Are You A Fashionista?
(Previously posted on The Wickeds Blog)
Question: are you a fashionista? Do you love the feeling of being all put together, or are you happier in a t-shirt and jeans/shorts/whatever? I’ll admit I’m a little of both, or maybe a little fashionista and a lot casual.
Nowadays, of course, we have the freedom to make these choices for ourselves; we can dress as we like pretty much wherever and whenever we want. Such wasn’t always the case, though.
Until the 20th century, there were fairly strict rules about fashion (among the very wealthy, there were even rules about how you dressed in the various rooms of the house!) and oftentimes clothes defined who you were – at least in terms of your economic status. Clothes also formed the basis of first impressions, much more than they do now. Whether you were a wealthy society lady, a servant, or a middleclass matron, your clothes tended to reflect your place in society.
That remained true up until the second decade of the 20th century. WWI redefined many aspects of society, including the clothes women wore. Gone were restrictive corsets, dragging trains, narrow, floor-floor length skirts, and the many layers that kept women from enjoying freedom of movement. Why? Because during the war, more and more women entered the workforce to fill in for the men who were off fighting. Even society women joined the effort. For example, Gertrude Vanderbilt and others of her class served as Red Cross nurses near the front lines. Of necessity, women’s clothes became simpler, the hems shorter, and the styles less class specific.
As the war ended, a name in the fashion world began to spread through Europe. Coco Chanel had been working as first a hat designer, and then as clothing designer in Paris during the 19-teens, and following the war her popularity began to take off. Coco embraced the idea of comfortable fabrics like jerseys and tweeds and favored styles that all women could wear, no matter their economic status. In fact, Coco had such an egalitarian view of fashion that she didn’t mind when other manufacturers began copying her designs and making them more affordable. Coco Chanel’s fashions not only reflected the expanding roles in women’s lives, they also helped facilitate those changes by providing fashions that empowered women to move, to be bold, and to be themselves -- and not what society had always determined them to be.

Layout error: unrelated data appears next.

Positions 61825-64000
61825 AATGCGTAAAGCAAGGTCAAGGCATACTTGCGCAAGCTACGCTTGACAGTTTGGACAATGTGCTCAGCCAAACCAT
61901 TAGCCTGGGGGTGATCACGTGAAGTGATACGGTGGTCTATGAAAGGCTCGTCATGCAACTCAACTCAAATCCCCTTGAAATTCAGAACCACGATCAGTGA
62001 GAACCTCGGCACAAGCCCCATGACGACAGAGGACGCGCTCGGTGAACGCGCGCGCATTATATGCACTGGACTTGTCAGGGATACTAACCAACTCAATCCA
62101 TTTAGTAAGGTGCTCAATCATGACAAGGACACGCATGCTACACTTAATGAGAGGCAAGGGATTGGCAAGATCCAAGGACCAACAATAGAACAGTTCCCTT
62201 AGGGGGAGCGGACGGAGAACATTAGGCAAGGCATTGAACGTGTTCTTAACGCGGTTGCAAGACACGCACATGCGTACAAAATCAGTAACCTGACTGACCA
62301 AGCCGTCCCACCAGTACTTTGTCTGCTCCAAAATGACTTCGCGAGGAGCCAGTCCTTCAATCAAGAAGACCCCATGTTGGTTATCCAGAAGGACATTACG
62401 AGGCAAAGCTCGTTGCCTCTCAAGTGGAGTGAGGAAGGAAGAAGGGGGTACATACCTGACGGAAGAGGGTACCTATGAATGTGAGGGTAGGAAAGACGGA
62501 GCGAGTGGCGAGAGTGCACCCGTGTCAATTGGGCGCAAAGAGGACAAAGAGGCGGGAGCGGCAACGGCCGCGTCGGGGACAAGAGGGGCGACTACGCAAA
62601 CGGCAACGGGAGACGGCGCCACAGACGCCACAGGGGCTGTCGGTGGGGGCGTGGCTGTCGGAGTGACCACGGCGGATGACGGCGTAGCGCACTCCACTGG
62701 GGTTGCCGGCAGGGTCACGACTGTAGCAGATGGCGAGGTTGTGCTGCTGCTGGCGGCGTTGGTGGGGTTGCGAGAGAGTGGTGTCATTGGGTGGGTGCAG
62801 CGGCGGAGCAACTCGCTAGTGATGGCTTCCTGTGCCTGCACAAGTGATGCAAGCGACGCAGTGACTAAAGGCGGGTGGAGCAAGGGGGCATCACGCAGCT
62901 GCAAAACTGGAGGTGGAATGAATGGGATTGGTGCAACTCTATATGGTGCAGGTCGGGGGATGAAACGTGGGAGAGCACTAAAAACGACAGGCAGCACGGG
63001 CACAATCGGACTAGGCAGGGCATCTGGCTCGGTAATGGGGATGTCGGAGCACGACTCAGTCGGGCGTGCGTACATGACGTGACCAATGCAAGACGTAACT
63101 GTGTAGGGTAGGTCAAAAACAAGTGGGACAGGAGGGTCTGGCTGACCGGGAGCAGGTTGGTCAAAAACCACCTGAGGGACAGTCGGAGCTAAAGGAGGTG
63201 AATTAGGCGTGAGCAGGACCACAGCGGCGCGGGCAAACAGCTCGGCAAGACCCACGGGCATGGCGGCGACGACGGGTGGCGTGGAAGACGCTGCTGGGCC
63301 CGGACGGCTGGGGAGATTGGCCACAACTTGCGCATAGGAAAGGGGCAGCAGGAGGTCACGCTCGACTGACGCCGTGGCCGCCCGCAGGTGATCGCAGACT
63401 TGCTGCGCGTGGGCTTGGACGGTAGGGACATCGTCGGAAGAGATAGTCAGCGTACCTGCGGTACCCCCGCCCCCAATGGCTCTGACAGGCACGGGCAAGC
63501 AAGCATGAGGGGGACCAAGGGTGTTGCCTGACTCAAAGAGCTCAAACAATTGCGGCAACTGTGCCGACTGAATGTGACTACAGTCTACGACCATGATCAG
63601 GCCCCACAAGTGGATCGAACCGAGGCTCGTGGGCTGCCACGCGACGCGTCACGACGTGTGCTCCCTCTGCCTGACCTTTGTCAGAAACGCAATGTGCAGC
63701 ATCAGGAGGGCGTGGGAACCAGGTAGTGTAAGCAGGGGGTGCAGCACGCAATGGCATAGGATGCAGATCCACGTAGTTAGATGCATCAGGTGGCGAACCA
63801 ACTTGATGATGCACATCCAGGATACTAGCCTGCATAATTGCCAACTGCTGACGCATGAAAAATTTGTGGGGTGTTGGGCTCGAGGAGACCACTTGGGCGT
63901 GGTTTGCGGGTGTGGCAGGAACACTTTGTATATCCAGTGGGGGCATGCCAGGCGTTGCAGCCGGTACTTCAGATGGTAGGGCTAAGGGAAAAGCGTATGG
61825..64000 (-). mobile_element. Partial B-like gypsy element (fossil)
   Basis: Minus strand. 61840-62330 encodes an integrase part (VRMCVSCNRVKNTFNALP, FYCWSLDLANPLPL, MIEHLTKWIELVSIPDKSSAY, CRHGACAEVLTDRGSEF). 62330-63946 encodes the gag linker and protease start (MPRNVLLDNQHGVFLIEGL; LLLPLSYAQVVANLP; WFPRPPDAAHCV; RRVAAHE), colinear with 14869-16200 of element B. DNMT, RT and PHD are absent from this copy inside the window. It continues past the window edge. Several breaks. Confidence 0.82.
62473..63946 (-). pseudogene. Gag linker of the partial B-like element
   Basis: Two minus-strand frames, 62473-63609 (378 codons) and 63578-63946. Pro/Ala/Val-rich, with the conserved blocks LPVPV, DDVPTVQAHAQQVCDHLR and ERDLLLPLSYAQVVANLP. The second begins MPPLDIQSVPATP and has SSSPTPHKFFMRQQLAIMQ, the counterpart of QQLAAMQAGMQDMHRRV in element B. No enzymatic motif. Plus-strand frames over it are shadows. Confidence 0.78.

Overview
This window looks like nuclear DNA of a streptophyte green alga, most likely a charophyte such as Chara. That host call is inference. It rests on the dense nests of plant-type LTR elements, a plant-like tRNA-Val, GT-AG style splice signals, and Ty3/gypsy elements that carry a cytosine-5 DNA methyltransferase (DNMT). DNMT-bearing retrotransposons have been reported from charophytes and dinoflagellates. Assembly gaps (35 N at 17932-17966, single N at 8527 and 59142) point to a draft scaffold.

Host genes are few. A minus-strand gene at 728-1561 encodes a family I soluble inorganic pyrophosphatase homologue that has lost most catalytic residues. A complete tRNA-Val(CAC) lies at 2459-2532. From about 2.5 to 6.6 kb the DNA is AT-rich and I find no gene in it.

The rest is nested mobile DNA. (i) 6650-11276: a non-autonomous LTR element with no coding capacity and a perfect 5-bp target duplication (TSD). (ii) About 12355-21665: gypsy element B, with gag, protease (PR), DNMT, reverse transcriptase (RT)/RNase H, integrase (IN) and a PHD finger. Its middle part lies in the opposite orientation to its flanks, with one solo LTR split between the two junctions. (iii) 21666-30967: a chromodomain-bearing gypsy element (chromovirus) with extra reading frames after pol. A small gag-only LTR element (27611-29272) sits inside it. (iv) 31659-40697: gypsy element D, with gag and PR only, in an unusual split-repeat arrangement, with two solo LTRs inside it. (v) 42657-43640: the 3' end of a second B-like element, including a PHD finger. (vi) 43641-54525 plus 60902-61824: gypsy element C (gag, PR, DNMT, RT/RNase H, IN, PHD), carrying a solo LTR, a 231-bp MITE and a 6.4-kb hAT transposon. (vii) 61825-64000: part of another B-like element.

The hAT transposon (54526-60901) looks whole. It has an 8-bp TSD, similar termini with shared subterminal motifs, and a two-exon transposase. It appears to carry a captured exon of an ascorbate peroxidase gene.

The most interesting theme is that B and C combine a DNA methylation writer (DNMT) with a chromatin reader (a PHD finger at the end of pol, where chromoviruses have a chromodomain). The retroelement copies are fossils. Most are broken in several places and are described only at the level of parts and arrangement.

In A Lady & Lady’s Maid Mysteries, Julia Renshaw, the eldest sister, has been a follower of Chanel’s fashions for several years now, and in this latest release, A Fashionable Fatality, she is thrilled to host her fashion guru in her home. Right here, though, I’m going to stop and repeat a quote I read recently:
“Don’t meet your heroes.”
Although Coco Chanel is still years away from choosing the wrong side to be on during WWII, she is already exhibiting the traits that will lead her to make those regrettable decisions. As Julia – along with sleuths Phoebe and Eva – finds out, while someone you admire may be utterly brilliant at what they do, it’s no guarantee they’re actually a decent human being. As Eva and the Renshaw sisters soon learn, Coco Chanel is difficult, self-centered, oblivious and indifferent to the needs of others, and often downright mean. Which is partly what made her such a compelling secondary character for this book. Who doesn’t love to write about one of history’s villainesses, and give her a bit of what she deserves in the end? While Coco is never a suspect, she IS very much a catalyst driving those around her to behave as they do, which can be pretty contentious at times – contentious enough for someone to commit murder.
Have you ever met someone you’d admired from afar – and were you delighted or disappointed in that person?